Anomaly detection has the potential to bring sweeping changes to an organization. When data pros identify extreme deviations from the norm businesses can start asking interesting questions.

  • Why are sales up 400% percent?
  • Why is a customer who lives in Ohio making a purchase from Nigeria?
  • Why does the Texas shipping warehouse have twice as many injuries as the national average?
  • Why hasn't Joe logged into his account for 60 days?

So how do we know if an outlier in the data is really an anomaly? One approach is measure the number of deviations from the mean. Three to four deviations out might indicate an anomaly.


A few pitfalls exist with this simplistic approach. First, most data in the real world is not normally distributed. Skewness and high Kurtosis make deviation analysis problematic. For these real world data sets there's no easy way to determine how many deviations from the mean constitutes an anomaly. The data must be analyzed in context by a user with domain knowledge. For example, a distribution of company salaries would most likely be skewed right. Would the CEO's salary be an anomaly? Probably not, but we wouldn't know without analyzing the data in context.

Without the use of analytical tools detection could be performed manually, inspecting each case. Once our data grows beyond a few thousand rows this becomes impractical. Later in the post we will look at data set containing 26 million rows. Task someone with manually inspecting this set and he will be done in seven years. That's assuming an inspection rate of 10,000 rows a day, 365 days a year. Luckily we don't need to resort to manual detection. We have a plethora of tools and methods to speed up our search including:

  • Graphical methods
  • Statistical methods
  • Data Mining methods

This post will explore anomaly detection using the graphical methods approach. Our sample data set comes from the VAST 2015 visualization competition. The set contains movement and communication transaction data from a fictitious theme park called Dino World. We only have data from one weekend in which a vandalism occurred in the park. We have not been informed of any details regarding the vandalism ahead of time. For more information about the competition check out the VAST website

Enter Dino World

The provided data set is relatively straight forward. It's just two files with a few columns each. Every park visitor is assigned a unique id.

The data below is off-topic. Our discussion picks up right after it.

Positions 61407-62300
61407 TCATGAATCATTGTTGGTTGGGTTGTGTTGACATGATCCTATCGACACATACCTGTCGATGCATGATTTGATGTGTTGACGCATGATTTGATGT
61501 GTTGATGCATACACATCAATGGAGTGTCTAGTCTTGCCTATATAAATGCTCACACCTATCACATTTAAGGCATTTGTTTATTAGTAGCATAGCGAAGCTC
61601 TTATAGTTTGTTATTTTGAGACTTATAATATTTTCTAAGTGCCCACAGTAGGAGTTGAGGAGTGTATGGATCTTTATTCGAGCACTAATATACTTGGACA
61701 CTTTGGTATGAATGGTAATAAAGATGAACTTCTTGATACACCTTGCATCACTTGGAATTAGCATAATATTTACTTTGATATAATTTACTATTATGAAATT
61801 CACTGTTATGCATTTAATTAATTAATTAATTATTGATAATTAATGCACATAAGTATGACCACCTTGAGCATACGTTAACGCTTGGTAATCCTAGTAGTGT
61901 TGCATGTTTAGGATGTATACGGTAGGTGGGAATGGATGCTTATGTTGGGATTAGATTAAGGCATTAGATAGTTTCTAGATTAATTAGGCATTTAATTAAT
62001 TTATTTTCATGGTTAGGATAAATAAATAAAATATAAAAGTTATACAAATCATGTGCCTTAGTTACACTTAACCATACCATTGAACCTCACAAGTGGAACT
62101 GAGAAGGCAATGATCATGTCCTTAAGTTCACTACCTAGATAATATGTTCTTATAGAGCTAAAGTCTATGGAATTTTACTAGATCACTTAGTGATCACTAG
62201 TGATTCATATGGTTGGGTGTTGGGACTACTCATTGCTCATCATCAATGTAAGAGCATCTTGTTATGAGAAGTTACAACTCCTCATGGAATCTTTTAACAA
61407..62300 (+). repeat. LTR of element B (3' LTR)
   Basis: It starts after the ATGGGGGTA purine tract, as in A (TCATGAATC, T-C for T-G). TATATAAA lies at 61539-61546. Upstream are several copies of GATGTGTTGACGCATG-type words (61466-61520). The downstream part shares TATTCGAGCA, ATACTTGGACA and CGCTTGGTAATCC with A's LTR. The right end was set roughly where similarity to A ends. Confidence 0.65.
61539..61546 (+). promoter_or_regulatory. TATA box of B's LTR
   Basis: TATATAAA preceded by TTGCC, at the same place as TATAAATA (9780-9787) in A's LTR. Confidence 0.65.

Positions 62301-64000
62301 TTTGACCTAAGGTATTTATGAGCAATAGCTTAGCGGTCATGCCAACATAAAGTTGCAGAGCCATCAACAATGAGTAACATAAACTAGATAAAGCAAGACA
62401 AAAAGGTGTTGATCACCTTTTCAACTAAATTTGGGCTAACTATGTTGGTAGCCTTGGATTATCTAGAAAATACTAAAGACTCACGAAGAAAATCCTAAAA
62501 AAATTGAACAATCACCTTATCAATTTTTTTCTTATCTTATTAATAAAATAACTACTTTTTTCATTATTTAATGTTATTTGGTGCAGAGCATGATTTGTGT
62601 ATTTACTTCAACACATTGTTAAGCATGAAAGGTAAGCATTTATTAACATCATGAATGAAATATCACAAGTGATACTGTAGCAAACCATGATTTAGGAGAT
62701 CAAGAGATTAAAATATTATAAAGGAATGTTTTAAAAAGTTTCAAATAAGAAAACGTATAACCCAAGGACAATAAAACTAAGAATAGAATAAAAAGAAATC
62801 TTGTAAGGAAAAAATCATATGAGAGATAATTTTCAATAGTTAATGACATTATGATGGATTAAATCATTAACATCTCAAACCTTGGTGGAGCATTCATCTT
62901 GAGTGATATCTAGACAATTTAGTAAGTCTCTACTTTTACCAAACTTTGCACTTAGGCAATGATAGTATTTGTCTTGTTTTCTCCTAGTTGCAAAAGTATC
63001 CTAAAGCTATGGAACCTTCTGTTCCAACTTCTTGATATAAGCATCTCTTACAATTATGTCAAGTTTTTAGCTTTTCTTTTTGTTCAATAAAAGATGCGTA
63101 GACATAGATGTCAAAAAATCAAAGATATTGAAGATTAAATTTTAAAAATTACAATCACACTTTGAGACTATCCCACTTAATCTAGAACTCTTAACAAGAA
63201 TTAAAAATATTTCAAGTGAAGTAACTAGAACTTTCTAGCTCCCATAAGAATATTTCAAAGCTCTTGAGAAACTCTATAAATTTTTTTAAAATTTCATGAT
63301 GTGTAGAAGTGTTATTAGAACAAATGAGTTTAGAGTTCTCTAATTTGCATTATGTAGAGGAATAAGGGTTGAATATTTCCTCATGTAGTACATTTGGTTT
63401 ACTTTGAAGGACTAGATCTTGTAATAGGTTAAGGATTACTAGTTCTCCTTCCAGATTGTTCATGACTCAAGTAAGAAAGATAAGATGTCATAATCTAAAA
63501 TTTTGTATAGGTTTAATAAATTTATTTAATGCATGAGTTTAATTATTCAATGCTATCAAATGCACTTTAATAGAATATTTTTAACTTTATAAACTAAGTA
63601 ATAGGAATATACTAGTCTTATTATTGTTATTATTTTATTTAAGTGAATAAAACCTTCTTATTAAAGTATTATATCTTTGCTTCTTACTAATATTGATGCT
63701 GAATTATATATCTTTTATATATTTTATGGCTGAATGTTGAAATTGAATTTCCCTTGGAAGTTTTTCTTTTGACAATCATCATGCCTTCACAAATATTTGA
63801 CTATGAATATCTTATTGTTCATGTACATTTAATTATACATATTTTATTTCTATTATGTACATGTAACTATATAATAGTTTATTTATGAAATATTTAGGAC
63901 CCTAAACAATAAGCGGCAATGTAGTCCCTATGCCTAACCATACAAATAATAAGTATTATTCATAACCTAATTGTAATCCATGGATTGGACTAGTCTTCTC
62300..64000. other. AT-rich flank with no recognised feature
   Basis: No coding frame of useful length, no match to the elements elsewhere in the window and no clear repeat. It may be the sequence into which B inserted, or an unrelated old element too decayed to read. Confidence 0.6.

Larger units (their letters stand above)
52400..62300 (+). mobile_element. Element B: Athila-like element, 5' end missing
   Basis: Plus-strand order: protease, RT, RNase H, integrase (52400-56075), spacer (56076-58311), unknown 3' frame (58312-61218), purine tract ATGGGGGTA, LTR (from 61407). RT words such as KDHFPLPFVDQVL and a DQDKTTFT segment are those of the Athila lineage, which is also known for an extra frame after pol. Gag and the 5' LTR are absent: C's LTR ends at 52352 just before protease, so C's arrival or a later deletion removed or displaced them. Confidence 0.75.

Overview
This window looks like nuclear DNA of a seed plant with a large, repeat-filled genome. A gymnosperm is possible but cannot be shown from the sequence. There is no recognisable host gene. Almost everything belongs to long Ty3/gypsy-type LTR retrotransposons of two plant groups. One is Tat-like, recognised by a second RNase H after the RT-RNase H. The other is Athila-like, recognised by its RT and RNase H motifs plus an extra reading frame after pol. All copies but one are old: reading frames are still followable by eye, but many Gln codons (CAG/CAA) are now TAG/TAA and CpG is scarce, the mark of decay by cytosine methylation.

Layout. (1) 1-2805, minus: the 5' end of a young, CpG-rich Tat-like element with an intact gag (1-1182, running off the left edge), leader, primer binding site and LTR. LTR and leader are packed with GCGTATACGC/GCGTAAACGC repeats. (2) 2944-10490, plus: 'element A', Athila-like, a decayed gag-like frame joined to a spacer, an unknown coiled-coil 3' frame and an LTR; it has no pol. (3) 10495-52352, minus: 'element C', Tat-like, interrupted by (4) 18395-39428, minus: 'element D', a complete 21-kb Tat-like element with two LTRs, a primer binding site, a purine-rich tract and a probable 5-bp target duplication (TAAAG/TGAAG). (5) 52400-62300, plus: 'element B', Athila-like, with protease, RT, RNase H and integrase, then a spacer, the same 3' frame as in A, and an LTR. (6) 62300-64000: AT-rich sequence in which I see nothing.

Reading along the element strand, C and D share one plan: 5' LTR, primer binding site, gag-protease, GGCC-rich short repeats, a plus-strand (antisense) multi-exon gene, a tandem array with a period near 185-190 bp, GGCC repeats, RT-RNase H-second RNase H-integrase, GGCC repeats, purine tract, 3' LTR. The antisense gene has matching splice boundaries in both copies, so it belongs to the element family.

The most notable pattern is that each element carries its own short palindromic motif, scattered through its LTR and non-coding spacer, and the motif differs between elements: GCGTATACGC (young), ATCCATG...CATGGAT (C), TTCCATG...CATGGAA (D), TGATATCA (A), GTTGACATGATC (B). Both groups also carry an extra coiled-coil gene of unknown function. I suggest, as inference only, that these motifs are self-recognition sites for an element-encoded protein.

Here's a peak at the communication data:
Row count: 4,153,329

The columns "from" and "to" are the visitor IDs of the guests involved in the phone call. The location column indicates the area of the call. Guest have the ability to place external calls.

Movement Data

Row count: 26,021,962

The type column indicates if the movement event was a check in to a ride or just walking through the park.

A simple time-series analysis of the communication data using Tableau immediately reveals a potential anomaly. Internal calls are represented by the orange line and external blue. Look at the red box.


A spike in external calls emerges from the set. When we drill down to this time period the pattern becomes easy to describe. On June 8th between 11:45 and 12pm guests made 500 calls a minute. By the far the highest volume for this type of call over the entire weekend.


The spike merits additional analysis. One might start to question what area of the park these calls originated from. The next graph gives the answer - the Wet lands.


Finally, let's look at communication patterns between guests during the spike. The following graph was generated using the igraph package in R.


Each dot represents a park visitor and each connection indicates a communication occurred between the visitors. The center node at of the largest green dot cluster represents an external number. Thus we confirm the visualizations from above (lot's of external calls) but also have an opportunity to look for anomalies outside the main clusters. For example, the blue dot network in the upper right hand corner looks suspicious. Why did no one communicate with an external number when most others did?


These visitors may have had a legitimate reason for not calling an external line or they could be related to the vandalism.

With just four graphs we've identified a potential time frame for the vandalism, a location, and some suspects. Not bad for having no prior knowledge 15 minutes ago.

Searching for anomalies using graphical methods can be an effective starting point. Conversely, graphical analysis is too slow when we need analyze 100s of columns or variables. The next post in this series will address alternative methods and build on the analysis performed thus far.